11 March 2019 by Joshua Doherty

Council deal looks to end Birmingham waste strike

Strike action involving Birmingham refuse workers has been temporarily called off after the council tabled an offer it hopes will end the dispute.

Workers in Birmingham represented by Unite have been in a dispute with the council since December 2018 over alleged payments made to workers who didn’t take part in separate strike action during the previous year.

Birmingham residents have been issued with ‘contingency’ advice on recycling and waste collections due to ongoing industrial action

Unite members voted in favour of a work-to-rule and overtime ban over the issue in December , before escalating this into a two-days-a-week strike which began last month (see letsrecycle.com story). Only three days of strike action have taken place.

However, under new proposals presented to the council’s cabinet on Friday (March 8) payments of £3,500 will be made to each member of staff on strike, which the council hopes will end the dispute.

The payment will be subject to formal approval at another Cabinet meeting on Friday (March 15). The union has since temporarily called off its strike subject to the proposals being approved.

The council added that it will also be “commissioning an independent review of the waste service” as part of the joint commitment to providing the best standard of service possible for Birmingham’s citizens, businesses and visitors.

Commenting on the latest development, Cllr Ian Ward, leader of Birmingham city council, said: “Since the start of this dispute we’ve said that a negotiated settlement was what everyone needed.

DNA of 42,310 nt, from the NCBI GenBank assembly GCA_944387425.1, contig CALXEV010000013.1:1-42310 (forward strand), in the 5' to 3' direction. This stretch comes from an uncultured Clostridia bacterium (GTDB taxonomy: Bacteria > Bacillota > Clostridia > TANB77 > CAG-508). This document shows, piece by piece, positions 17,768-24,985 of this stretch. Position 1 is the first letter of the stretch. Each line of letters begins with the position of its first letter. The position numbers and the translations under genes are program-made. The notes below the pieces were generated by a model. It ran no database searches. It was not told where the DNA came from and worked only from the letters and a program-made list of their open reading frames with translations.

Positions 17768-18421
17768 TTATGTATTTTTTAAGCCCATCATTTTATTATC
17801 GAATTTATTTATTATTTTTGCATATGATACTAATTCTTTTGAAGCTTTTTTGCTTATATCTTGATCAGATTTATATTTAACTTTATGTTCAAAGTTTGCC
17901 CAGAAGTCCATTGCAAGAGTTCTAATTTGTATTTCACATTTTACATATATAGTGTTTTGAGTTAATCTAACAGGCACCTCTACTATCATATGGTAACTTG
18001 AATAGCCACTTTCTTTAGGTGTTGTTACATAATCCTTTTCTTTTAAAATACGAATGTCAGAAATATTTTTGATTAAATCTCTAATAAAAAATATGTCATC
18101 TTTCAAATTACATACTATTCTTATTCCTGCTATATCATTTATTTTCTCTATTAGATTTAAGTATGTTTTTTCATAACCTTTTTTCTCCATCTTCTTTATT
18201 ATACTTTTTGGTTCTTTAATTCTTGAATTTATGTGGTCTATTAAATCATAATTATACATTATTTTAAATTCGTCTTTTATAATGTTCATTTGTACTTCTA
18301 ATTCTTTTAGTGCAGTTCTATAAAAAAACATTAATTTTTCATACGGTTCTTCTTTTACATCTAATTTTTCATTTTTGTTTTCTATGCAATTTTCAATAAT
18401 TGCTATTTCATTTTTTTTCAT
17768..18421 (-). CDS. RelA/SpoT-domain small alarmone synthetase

“Everyone involved has always had the same aim – to deliver the best possible service for citizens, as clean streets have consistently been named as the number one priority for the people of Birmingham.

“We all know the service needs to be better than it has been. This settlement will enable us to lay the foundations for improvement.

“The independent review will take a long, hard look at the service and come forward with recommendations that help us collectively achieve this.”


In response to the offer, the Unite Union called off upcoming planned strike action, and announced that a ‘heads of settlement agreement’ has been drawn up between itself and Birmingham city council.

“This is the first time that an agreement that meets the union’s expectations has been put on the table,” the union said.

It confirmed that if the cabinet approves the deal then the dispute will have concluded.

Commenting on the deal, Unite assistant general secretary Howard Beckett said: “For the first time there is a deal on the table which meets Unite’s members expectations, it is now imperative that Birmingham council’s cabinet signs up to the deal.

“I am sure that Birmingham residents will be keeping their fingers crossed that the cabinet does the right thing and this long running dispute is finally brought to a close.”


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